The charities supported by Bay Blues reflect the respect Petska has for their causes. Special Love supports children with cancer in the Mid-Atlantic region, operating under the philosophy that every kid has the right to be a kid. We Care and Friends offers aid to the homeless and those in need in Annapolis and surrounding communities. Thembalitsha, which means new hope, provides healthcare and education to vulnerable people in the Western and Eastern Cape of South Africa. 
       Your ticket for the two-day music festival benefits these organizations directly. Find a wide variety of food and drinks, as well as beer and wine, lawn and beach seating and a view of the Bay Bridge beyond the stage.
       Parking has moved this year to Sandy Point State Park ($20 a car and very limited) or for free with a shuttle ride from the Harry S Truman Park and Ride off Riva Road or Matapeake Elementary School in Stevensville: www.bayblues.org
–Shelby Conrad
 
National Safe Boating Week
Sail, cruise and paddle away from trouble 
     National Safe Boating Week May 19-25 reminds us that a good day on the water is no accident. Trouble-free boating takes both knowledge and action on your part. The BoatUS Foundation advises three steps to safe boating:
      1. Take a safety course: Only 13 percent of boating deaths in 2016 occurred on vessels where the operator had taken a boating safety education course, according to U.S. Coast Guard statistics.
      2. Open up your boat for a vessel safety check: A vessel safety check is a good refresher on required and recommended items to have aboard, such as fire extinguishers, life jackets, distress signals and first-aid kits. Checks by the U.S. Coast Guard Auxiliary (https://bit.ly/1syhbDA) or U.S. Power Squadrons (https://bit.ly/2I2uc8w) are free with no risk to the boater.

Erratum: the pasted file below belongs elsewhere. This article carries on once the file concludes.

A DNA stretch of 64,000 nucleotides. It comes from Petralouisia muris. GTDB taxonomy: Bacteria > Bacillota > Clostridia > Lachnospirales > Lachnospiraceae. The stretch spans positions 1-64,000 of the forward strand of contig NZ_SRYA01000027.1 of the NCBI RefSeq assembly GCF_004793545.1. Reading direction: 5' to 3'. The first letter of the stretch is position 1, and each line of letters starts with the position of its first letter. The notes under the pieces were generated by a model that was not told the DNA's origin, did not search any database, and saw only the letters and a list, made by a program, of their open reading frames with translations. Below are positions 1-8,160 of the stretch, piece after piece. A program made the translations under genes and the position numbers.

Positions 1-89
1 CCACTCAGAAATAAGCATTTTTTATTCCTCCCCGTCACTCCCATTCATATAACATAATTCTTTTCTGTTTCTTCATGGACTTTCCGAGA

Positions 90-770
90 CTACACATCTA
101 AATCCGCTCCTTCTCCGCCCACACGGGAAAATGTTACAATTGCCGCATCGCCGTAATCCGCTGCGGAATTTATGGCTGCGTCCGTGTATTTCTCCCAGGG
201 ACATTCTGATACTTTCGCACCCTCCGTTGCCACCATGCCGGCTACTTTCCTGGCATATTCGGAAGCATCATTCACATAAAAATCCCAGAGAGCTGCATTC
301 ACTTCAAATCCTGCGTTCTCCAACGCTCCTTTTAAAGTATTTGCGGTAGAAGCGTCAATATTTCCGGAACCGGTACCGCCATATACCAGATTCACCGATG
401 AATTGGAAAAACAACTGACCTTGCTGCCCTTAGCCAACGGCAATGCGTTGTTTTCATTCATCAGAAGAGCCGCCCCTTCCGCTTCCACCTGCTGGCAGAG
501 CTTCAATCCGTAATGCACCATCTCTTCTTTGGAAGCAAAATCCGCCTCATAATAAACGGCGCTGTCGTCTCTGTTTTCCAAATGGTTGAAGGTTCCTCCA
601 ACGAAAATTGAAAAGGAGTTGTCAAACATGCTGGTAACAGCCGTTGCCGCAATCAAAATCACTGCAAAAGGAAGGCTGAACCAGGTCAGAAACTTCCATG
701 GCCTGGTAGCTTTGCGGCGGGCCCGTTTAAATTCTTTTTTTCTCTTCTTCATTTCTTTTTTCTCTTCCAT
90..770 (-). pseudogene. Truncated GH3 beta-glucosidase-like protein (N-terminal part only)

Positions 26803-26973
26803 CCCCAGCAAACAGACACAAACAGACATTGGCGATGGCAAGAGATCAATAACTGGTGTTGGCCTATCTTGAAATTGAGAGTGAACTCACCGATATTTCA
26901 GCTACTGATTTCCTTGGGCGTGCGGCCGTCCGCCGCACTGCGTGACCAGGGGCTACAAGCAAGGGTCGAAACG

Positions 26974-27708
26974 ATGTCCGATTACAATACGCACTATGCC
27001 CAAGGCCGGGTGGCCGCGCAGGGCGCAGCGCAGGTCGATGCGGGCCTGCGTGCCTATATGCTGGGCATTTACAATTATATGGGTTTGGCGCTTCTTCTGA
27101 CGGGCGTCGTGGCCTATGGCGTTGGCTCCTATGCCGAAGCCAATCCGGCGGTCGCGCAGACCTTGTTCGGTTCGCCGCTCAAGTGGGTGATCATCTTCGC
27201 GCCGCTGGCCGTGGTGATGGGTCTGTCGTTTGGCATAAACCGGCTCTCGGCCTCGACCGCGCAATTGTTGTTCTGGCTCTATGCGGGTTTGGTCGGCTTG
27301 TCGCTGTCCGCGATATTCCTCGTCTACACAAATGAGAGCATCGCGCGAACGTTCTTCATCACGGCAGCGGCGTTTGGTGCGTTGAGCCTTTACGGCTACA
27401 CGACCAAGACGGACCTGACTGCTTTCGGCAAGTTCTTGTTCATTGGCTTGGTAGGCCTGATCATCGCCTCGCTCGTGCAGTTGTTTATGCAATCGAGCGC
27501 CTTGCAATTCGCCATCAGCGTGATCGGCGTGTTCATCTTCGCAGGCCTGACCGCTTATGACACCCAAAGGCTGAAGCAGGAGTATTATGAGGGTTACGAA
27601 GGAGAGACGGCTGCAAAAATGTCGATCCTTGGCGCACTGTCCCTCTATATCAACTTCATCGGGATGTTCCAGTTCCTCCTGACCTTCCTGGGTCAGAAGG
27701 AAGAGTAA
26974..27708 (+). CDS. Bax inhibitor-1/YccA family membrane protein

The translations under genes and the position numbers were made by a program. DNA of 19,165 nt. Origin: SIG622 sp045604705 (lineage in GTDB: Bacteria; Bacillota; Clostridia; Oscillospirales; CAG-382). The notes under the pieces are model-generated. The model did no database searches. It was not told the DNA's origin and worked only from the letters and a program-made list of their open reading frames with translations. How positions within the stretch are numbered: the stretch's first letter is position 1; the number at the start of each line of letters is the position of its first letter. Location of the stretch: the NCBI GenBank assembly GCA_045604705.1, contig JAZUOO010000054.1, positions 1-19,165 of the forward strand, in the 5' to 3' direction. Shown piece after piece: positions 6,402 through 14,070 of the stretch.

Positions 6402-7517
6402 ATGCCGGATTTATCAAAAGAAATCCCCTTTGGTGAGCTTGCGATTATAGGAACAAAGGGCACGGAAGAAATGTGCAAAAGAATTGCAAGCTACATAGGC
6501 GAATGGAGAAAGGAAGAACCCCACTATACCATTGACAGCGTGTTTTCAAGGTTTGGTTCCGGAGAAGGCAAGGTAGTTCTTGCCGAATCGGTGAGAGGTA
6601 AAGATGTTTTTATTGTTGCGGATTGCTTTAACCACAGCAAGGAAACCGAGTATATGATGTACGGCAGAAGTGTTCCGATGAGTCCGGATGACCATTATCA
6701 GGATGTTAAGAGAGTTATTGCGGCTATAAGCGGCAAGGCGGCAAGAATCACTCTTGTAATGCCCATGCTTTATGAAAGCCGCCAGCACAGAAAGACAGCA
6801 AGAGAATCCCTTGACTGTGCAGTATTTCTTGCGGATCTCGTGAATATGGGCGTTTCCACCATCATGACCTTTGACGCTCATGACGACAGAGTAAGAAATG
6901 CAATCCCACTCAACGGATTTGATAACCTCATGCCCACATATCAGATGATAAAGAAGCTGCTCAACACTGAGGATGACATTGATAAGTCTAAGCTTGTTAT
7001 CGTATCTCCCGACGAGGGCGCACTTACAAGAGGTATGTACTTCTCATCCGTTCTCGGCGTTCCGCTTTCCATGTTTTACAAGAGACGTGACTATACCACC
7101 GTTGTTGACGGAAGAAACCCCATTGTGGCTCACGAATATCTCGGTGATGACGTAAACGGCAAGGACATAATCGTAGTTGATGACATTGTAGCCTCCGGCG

3. Before you head out, give a safety talk and pass out life jackets. If you don’t have a right-sized life jacket for a youngster, borrow one for free at more than 550 locations nationwide from the BoatUS Foundation Life Jacket Loaner Program at BoatUS.org/Life-Jacket-Loaner.
      It’s Maryland law that kids under 13 wear life jackets, but for safety’s sake everybody should. “Accidents can happen in an instant,” says National Safe Boating Council’s Peg Phillips. “Wearing a life jacket is the simplest way to ensure the safety of you and your loved ones while enjoying a day on the water.”
–Sandra Olivetti Martin
 
 
Way Downstream  
       From a British laboratory,  Laser-Shooting Cow Eyeballs headline the newest invention: a laser-emitting membrane attachable to delicate objects.
       “We mounted these on an ­explanted bovine eyeball … an excellent and widely used model for the human eye,” scientists wrote in the journal Nature. In other words, the eyeball no longer was in the cow. 
       “Upon optical excitation with pulsed blue light, we observed a well-defined green laser beam emerging from the eye,” according to the study’s authors.
Affixing these membranes onto the surface of, say, a $100 bill or a security badge, could enable a new level of security.
      Equipping somebody’s contact lens with a laser-shooting membrane might be excellent for ID purposes.
     But your cow probably won’t be wearing them.